I want to thank everyone that attended Chuck's
memorial service Friday night. Sue sincerely appreciated our
For those that were unable to attend, Chuck's
love of motorcycling was everywhere. The memorial pictures Sue
put together were filled with Chuck and Sue's two-wheeled adventures
to the Honda Hoot, the Sierra Criss Cross, and SRC weekend runs.
Chuck looked great at the service in his leather motorcycle jacket
and black t-shirt; his helmet and sunglasses prominently displayed
on a pedestal at his side.
Sue wanted people to share their memories of Chuck at the service
last night, but there were so many family, friends, and PacBell
co-workers coming all evening that it couldn't happen. Thank
you to Jacques for writing such a great memory of Chuck on the first
Sierra Criss Cross. If anyone else has a memory they'd like to
share, please do so. Sue would appreciate it.
I remember Chuck and Sue's first attendance at
one of our monthly meetings. After that, Chuck was a constant
presence on almost every ride. Chuck never questioned any
decisions I made as Ride Captain. Regardless of what I
decided, he'd go along with a smile. Chuck could communicate
volumes of unspoken words with that smile. If I looked at
Chuck after making a u-turn from a wrong decision, his smile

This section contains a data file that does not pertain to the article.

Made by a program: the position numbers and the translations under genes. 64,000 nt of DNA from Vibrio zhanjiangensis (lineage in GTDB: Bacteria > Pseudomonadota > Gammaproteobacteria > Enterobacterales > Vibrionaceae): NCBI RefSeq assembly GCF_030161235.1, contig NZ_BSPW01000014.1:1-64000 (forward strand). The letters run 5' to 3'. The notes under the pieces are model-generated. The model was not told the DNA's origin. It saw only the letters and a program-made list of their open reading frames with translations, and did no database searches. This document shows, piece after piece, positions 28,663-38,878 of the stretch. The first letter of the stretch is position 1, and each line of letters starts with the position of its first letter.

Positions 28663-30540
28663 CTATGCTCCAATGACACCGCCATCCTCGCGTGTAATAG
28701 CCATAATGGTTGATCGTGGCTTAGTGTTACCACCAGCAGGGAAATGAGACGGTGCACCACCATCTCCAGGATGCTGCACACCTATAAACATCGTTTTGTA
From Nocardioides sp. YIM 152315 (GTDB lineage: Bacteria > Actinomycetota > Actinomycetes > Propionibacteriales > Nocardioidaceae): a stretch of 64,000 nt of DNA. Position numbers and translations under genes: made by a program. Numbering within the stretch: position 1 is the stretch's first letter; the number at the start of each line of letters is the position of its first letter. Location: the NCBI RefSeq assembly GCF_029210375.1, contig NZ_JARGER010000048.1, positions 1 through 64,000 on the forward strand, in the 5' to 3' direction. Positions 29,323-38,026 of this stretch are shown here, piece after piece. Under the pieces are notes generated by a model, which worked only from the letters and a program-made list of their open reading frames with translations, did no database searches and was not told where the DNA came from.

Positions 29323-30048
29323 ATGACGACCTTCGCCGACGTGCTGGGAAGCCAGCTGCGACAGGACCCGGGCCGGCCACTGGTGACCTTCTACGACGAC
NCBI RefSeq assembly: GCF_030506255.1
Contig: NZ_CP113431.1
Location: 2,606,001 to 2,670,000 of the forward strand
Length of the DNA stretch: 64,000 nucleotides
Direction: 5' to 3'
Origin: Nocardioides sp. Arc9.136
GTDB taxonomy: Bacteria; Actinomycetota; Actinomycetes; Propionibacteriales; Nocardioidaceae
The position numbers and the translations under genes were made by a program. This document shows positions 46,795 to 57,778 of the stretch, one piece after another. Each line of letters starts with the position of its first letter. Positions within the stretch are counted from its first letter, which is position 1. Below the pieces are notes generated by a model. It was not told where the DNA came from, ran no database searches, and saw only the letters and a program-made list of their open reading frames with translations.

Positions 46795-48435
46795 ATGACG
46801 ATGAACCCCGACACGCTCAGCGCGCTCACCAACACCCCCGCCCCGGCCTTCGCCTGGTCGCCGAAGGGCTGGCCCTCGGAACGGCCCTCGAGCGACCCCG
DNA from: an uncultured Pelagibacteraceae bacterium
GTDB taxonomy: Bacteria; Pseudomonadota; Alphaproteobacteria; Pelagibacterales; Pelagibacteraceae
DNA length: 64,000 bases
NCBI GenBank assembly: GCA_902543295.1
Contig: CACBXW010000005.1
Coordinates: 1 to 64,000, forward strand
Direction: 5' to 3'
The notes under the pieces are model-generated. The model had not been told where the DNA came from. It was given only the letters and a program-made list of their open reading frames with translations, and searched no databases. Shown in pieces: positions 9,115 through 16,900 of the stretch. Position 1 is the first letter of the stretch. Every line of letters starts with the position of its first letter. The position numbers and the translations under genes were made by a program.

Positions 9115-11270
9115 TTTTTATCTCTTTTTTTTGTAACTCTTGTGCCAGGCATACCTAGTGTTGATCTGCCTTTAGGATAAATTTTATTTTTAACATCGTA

would lighten the event for me. While passing the line of
bikes following me about to make their own u-turn , I'd see Chuck's
face. Chuck's smile would say, "You screwed up
buddy, but it don't matter. We're still riding!"
Last year, at the 2001 Veterans Run,
intermittent light rain was predicted. On I-80 in Dixon, we
briefly went through a light drizzle, but it quickly stopped.
I believed that would be the pattern of any rain we ran into.
Out of Fairfield, as we left I-80 to cut over to Napa, it started to
drizzle. The smart thing to do would have been to pull over
and put on our rain-gear. But I figured it would quickly stop,
just like it had in Dixon.
Well, it didn't stop. And the closer we
got to Yountville, the sillier it seemed to take the time to pull
over and put on rain gear. So we kept driving in the rain with
me under the false belief that it would stop raining at any minute.
By the time we got to Yountville, we were
soaked. After parking in the line for the parade, we jumped
off our bikes and put on rain-gear over wet leathers and jeans.
That's when Chuck started poking fun at me for not stopping.
He'd take whatever I explained about my decision making process and
throw it back my way with impeccable timing.
"I thought the rain was going to
stop" I explained. At the time the rain was pounding
loudly on our plastic rain-gear, splashing off our tanks, and
puddling on our seats. The skies were getting darker and
"Yep, it looks like it is going to stop at
any minute" Chuck said. Then he laughed. I liked
that Chuck would laugh at his own funnies. The good-natured
ribbing didn't end there. It continued until we mounted up
after our last stop at a Chevy's in Vacaville to eat.
We'll miss you Chuck. You are forever a